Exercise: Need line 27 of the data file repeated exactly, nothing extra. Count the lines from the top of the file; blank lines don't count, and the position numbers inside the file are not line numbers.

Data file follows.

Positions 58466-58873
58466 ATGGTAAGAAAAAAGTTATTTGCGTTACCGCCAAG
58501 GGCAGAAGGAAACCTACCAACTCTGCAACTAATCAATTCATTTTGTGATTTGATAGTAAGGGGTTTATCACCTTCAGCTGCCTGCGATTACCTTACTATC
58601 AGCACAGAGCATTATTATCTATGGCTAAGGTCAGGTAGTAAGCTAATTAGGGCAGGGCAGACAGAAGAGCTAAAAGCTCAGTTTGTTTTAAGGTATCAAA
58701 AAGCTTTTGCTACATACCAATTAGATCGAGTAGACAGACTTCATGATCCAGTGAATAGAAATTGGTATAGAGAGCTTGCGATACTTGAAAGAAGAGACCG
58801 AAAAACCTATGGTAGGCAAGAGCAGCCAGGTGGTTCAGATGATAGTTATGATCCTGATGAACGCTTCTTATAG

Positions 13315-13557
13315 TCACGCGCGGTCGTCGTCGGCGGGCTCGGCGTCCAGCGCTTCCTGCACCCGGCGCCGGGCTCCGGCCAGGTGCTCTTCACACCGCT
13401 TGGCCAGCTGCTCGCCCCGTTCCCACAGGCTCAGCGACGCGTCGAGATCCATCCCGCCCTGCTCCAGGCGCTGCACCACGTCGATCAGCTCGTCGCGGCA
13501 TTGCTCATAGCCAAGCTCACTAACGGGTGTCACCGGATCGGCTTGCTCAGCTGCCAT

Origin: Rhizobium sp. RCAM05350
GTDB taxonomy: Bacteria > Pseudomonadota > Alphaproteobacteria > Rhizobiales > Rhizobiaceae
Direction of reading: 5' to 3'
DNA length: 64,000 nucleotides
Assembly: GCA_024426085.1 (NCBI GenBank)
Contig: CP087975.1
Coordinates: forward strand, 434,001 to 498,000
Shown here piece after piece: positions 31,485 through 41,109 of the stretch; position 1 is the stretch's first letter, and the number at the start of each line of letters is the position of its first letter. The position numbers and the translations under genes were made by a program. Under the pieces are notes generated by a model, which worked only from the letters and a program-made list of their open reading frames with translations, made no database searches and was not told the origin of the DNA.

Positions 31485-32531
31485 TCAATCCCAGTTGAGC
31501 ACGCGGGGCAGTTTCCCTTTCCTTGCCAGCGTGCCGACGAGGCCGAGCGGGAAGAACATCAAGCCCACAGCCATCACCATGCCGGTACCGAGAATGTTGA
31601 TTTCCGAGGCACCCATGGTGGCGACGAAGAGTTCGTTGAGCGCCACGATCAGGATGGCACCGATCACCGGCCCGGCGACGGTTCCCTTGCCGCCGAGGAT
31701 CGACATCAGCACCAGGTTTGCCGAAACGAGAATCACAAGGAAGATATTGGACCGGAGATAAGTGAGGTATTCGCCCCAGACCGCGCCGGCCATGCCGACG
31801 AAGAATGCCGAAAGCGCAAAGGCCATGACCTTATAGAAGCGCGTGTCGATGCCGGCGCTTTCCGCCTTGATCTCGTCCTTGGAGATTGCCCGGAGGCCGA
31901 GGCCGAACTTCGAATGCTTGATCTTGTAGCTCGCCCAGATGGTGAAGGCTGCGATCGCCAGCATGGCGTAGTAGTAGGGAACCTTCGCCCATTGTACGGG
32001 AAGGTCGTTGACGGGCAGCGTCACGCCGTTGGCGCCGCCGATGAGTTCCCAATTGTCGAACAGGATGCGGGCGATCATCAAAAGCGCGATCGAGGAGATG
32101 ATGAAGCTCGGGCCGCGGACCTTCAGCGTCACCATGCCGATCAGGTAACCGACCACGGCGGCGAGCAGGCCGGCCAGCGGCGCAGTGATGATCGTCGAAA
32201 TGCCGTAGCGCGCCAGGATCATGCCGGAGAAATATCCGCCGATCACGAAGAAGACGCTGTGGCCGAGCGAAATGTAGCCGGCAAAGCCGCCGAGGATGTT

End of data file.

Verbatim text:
32101 ATGAAGCTCGGGCCGCGGACCTTCAGCGTCACCATGCCGATCAGGTAACCGACCACGGCGGCGAGCAGGCCGGCCAGCGGCGCAGTGATGATCGTCGAAA